When I joined the Commission I was surprised to learn that HCDC staff did not give commissioners a packet in advance of meetings, containing agenda and supporting documents. Every board, commission, or council that I know of receives materials to read before discussing and voting on issues and documents. How else can a member reach an informed, above-board decision and vote in the public interest? Because decisions at HCDC usually are made at committee meetings rather than at full Commission meetings, it is essential to have materials before the committee meetings. For a few months I was successful in getting staff to provide a complete agenda packet to Commissioners prior to committee meetings. This ended and was replaced with incomplete or no packets after several other commissioners objected to receiving materials to read before meetings: “I don’t have time to read, I have a real job besides this one.” “I don’t want this extra paper cluttering my office.” And “The only important decision we make is when we hire Mike Olivier—we should trust him to make the other decisions and follow his recommendations when we vote.” In other words, our duty is to be a rubber stamp. Yet these same commissioners who have no time to read, do have time for perks paid for by taxpayers, including fine dining, liquor, V.I.P. receptions, golf games, and travel, sometimes international.
As director of HCDC, Mike Olivier makes $160,000; the deputy director makes $58,000. Requiring accurate documents prior to meetings should be well within their abilities.
During the time that I received documents in time to read them, I noticed serious errors in contracts, requiring board action to correct these errors. During this process I observed Michael Olivier actually changing the content of minutes--including how I voted—that had been approved months earlier. I objected to this inappropriate activity and stopped it in that case. But I wonder how many other times the minutes have been changed by staff after their approval by the commission.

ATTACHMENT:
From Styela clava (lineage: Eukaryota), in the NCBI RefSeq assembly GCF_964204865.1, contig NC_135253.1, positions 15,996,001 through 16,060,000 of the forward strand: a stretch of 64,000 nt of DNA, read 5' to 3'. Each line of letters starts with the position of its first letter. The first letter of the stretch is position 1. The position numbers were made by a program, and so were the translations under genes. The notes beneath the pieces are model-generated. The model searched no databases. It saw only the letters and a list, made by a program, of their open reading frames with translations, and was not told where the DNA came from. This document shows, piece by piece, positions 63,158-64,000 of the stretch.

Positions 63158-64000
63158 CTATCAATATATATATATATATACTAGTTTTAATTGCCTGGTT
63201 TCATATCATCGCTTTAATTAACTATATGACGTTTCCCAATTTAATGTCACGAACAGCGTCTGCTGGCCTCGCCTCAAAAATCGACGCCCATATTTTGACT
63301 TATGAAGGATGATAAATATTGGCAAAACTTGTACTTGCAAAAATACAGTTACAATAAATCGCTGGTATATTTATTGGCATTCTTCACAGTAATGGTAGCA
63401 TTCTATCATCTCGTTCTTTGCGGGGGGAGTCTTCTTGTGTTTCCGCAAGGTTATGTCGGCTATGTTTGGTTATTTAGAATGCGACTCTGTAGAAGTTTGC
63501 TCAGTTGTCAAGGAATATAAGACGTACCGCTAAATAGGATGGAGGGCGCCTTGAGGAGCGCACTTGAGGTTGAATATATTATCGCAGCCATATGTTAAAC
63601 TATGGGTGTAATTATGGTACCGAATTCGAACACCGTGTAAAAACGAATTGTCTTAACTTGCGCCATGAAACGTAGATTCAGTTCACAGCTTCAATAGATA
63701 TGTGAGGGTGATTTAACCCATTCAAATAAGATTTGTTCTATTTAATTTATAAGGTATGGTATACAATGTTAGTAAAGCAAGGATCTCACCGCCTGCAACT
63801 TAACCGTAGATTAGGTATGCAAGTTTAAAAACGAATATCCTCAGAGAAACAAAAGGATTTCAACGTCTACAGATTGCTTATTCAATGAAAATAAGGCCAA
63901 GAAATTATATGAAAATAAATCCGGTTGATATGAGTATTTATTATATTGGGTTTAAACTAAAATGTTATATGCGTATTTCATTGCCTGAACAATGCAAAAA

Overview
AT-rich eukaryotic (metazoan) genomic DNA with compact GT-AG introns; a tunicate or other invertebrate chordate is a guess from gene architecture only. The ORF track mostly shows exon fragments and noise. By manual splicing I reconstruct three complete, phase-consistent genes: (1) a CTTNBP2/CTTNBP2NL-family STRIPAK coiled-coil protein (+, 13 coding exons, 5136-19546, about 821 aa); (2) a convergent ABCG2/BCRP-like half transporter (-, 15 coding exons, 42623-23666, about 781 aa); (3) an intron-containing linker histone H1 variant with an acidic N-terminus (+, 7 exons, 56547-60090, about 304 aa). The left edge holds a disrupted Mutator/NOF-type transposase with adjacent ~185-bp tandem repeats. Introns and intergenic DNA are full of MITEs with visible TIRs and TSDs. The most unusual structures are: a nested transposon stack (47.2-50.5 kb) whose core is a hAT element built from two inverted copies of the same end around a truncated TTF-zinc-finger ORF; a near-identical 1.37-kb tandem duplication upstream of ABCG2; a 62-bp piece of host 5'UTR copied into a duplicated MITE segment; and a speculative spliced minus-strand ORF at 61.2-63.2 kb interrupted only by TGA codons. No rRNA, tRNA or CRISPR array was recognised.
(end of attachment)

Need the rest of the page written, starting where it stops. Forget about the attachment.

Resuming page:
Considering Tax Exemptions
The ability to make wise decisions based on complete data becomes critical in the matter of tax exemptions for selected industries. These tax exemptions currently total over $800,000.00 a year. The majority of the exemptions during my tenure have gone to expansions of existing industries. Unfortunately, HCDC has no requirement that these industries show that “but for” the tax exemptions, the expansion and the creation of new jobs would not occur. Moreover, there is no requirement that applicants come before the commission, and no requirement for a public hearing before HCDC.